Styling External Links

Author: Jake Bauer | Published: 2023-03-02

Long time no see! While I have a few other, longer blog posts still cooking, I figured I’d post about a cool bit of CSS I came across on eli_oat’s site which adds a marker to every link on a site that points to an external domain.

This means that links which point to pages on the same site (or within the same domain, if configured like that) look like this:, whereas links which point to any external domain look like this:

I find this super useful on sites like Wikipedia so that you know when clicking a link will take you off the site or if it will just take you to another Wikipedia article. I find it equally useful for sites that are also personal wikis or which frequently reference a mixture of original and external content. If that sounds like your site, I encourage you to add this bit of CSS too!

The original CSS as pilfered is:

a[href^="http"]:where(:not([href*="domain.tld/"]))::after {
    content: "⬈"

Which selects all <a> tags with attribute href beginning with "http", but not those which contain domain.tld/, and adds an arrow symbol after the text inside of those tags.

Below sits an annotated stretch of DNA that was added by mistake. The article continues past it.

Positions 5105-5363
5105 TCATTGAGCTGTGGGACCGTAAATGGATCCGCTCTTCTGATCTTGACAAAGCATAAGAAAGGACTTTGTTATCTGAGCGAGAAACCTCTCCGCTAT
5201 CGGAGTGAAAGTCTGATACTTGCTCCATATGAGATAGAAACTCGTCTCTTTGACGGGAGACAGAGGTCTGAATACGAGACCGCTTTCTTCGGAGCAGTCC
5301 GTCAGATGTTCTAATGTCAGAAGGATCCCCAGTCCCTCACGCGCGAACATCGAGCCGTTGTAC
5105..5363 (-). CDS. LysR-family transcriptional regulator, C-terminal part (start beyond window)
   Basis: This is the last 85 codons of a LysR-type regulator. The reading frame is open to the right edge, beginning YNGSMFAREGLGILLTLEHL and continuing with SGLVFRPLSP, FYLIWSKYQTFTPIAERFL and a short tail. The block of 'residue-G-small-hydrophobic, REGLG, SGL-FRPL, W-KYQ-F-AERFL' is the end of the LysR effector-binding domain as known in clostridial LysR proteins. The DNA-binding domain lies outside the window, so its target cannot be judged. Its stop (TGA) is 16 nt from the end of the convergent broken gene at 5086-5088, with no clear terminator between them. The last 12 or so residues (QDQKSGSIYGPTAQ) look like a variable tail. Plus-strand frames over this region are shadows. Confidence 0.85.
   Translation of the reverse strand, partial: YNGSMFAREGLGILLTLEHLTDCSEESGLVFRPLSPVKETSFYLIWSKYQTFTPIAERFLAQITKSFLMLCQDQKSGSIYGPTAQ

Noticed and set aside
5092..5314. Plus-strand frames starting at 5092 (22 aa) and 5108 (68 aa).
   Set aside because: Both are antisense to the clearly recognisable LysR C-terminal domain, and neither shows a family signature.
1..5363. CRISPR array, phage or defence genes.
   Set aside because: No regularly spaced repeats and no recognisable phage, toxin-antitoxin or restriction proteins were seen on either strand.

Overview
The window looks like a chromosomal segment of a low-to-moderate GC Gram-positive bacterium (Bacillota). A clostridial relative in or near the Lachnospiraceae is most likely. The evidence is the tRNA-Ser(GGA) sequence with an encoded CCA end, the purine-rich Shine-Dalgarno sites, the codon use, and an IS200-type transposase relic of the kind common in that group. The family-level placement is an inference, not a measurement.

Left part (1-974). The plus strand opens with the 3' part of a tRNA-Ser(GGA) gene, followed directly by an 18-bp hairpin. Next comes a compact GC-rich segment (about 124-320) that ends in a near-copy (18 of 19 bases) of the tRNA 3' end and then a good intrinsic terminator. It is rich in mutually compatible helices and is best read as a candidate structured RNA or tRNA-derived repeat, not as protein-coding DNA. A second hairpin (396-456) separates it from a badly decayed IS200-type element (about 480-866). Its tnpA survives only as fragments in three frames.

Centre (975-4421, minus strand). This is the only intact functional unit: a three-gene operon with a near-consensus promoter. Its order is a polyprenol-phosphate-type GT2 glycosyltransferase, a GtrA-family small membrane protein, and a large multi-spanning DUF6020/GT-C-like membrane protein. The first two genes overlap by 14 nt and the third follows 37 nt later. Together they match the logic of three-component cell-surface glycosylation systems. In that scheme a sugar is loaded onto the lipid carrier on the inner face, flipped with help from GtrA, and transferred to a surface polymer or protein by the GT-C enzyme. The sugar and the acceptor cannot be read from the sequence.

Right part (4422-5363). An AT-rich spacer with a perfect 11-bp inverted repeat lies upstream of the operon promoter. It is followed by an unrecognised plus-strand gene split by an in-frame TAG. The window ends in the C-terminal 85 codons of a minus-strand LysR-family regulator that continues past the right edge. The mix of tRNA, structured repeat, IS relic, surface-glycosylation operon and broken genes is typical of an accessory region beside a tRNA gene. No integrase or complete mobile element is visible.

For my site, I’ve changed the arrow symbol to be skinnier (U+FE0E U+2197) and made sure this only applies inside of <article> tags so that my <nav> and <footer> are not affected. I’ve also written another small bit of CSS to make sure that clickable images that lead to an external domain don’t have an arrow next to them (because that looks a bit awkward). The CSS on my site is:

article a[href^="http"]:where(:not([href*=""]))::after{
    content: "︎↗"

figure a::after{
    content: "" !important

Images on my site are always within figure tags, and tend to be structured like:

    <a href="">
        <img src="">
    <figcaption>An image</figcaption>

which is why this works for me, though this could also be done by adding something like class="img" to the <a> tags and using that to select them instead.

If you’re using a customizable static site generator and want to make this work without CSS, or in browsers which don’t support all these CSS features (such as NetSurf or fairly old versions of Safari), you could add something similar to your website build pipeline that appends the symbol to every external link.

Another way this can be accomplished is by using the rel attribute in the anchor tag as detailed in this post by Martin Christiansen .